People with hearing loss often struggle to fully participate in everyday life. They may mistake words in a conversation, miss directions or warnings, or leave a ringing doorbell unanswered.
Older people who cannot hear well may experience depression or choose to withdraw from others to avoid feeling frustrated or embarrassed that they cannot understand what is being said. In addition, they may become suspicious of relatives or friends who they believe “mumble” or “don’t speak up” on purpose. Hearing loss can isolate older people and may even put them in harm’s way if they are unable to respond to warnings or hear sounds of impending danger. Sometimes people mistakenly assume that an older person is confused, unresponsive, or uncooperative because they do not hear well.
Hearing aid users sometimes express issues with their devices and your audiologist is there to help. The most common issues include:
My own voice sounds strange: Hearing aids amplify some or all sounds, including the sound of your own voice. Typically, this becomes less noticeable with time and use. If it bothers you, ask your audiologist for help.
My hearing aid produces whistling sounds or feedback: Hearing aids produce whistling sounds or ‘feedback’ for several different reasons, all of which are easily resolved. The most frequent cause is excess ear wax, which we can safely and effectively rectify using microsuction.
If your hearing aid fits too loosely, it may allow the amplified sound to escape from your ear, in which case the microphone receives this sound, causing feedback. Secondly, you may receive feedback if you stand too close to a surface that reflects sound, such as a wall.
Finally, some feedback problems occur because the user turns the device’s volume control too high. You can easily remedy most of these feedback problems on your own. If you continue to experience problems with feedback or whistling sounds, consult an audiologist and bring your hearing aids to the consultation. We can help you find a solution.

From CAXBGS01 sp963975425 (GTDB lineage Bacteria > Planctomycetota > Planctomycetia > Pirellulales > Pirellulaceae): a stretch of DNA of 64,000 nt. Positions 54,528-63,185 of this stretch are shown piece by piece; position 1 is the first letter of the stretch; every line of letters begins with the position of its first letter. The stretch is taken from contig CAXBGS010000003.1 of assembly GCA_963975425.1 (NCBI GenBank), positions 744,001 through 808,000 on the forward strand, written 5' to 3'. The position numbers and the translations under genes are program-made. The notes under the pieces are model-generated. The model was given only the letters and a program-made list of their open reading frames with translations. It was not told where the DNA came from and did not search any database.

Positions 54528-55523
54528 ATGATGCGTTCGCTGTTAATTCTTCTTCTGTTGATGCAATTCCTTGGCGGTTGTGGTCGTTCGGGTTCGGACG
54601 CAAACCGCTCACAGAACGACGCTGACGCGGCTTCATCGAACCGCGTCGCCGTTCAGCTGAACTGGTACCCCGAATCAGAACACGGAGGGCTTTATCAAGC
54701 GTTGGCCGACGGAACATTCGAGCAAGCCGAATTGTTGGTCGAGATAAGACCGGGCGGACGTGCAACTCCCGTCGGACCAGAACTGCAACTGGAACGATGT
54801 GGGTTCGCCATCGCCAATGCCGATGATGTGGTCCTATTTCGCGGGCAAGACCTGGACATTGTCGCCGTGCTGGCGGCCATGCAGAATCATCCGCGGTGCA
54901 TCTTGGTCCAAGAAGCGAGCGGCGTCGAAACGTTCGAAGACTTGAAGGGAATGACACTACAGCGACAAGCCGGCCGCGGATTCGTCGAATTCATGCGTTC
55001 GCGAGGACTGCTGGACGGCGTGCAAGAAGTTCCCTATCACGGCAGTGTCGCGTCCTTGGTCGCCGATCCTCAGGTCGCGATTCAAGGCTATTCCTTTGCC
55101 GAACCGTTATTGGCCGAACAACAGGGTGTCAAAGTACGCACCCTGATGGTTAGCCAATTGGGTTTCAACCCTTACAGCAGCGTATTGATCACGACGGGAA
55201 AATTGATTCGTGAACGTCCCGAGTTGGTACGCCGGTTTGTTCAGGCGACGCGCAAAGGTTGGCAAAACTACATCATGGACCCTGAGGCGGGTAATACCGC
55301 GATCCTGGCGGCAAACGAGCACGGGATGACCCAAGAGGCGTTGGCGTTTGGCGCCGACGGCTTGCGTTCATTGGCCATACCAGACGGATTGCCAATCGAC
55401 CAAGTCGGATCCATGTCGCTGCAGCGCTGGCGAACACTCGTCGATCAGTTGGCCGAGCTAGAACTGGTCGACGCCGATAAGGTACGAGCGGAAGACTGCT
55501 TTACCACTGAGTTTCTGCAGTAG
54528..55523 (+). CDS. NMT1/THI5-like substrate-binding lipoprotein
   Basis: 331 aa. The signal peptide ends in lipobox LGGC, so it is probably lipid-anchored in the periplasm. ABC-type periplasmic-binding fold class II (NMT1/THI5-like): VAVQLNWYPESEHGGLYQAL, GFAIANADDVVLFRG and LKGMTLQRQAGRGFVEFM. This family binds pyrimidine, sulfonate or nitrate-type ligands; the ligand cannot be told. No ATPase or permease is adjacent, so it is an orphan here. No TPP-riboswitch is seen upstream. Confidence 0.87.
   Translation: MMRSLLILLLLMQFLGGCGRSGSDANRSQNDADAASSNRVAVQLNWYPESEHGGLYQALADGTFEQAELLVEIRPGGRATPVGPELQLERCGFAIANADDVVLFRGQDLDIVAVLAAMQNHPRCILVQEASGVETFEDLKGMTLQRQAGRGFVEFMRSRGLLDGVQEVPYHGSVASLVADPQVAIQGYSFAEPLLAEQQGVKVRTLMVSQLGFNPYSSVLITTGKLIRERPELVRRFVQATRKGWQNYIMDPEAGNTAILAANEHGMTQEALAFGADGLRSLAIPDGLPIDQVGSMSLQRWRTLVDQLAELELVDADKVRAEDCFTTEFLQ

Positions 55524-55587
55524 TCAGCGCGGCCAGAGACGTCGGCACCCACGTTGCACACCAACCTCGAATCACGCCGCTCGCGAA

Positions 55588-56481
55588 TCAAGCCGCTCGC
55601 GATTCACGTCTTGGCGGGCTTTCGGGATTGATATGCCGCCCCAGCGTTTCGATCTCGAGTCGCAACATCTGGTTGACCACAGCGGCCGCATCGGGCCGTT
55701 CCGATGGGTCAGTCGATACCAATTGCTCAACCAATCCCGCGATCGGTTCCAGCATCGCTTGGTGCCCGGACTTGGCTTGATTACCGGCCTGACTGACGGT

I feel pressure in my ear when I wear a hearing aid: If excess air becomes trapped between your eardrum and your hearing aid, you may experience a sensation of pressure. A hearing professional can alter your device to alleviate the problem if it persists.
When selecting a hearing aid, you will need to take several factors into consideration to find the right device for you. For example, think about the nature and severity of your hearing loss, your lifestyle, the activities you enjoy, your job, your eyesight, and your dexterity. The size and shape of your outer ear and ear canal will also influence your options. At Girlings Complete Hearing we review all these factors and assess your test results to help you select the perfect hearing device.
A hearing aid is an electronic, battery-operated device that amplifies sound. Each hearing aid contains a microphone that converts sound into electrical signals. The amplifier increases the loudness of the signals and the speaker sends the sound to the ear.
It is important to remember that although hearing aids can make the best of the hearing you have remaining, they cannot physically alter your natural hearing mechanism or return your hearing to the way it was when you were younger or could hear well.
If you are deaf or have hearing loss, you may not think of yourself as having a disability. However, under the Equality Act 2010 you might be defined as disabled. This means you should have equal access and equality of opportunity without discrimination.
Like all batteries, the batteries used in hearing aids are toxic if swallowed. For this reason, you should keep all batteries away from children and pets. It’s important to find a safe place to store your batteries:
Do invest in a container with a snap-tight lid. Store it on a shelf (the higher the better – so long as you can reach it safely) or cupboard.
- Do store your batteries at room temperature. Heat shortens battery life and, contrary to popular opinion, battery life is not extended by storing them in the refrigeration.
- Do not store batteries next to metal objects, such as coins and keys. These are common items found in pockets and handbags.
Do not store your batteries with your medications. Many pills are the same size and shape as hearing aid batteries.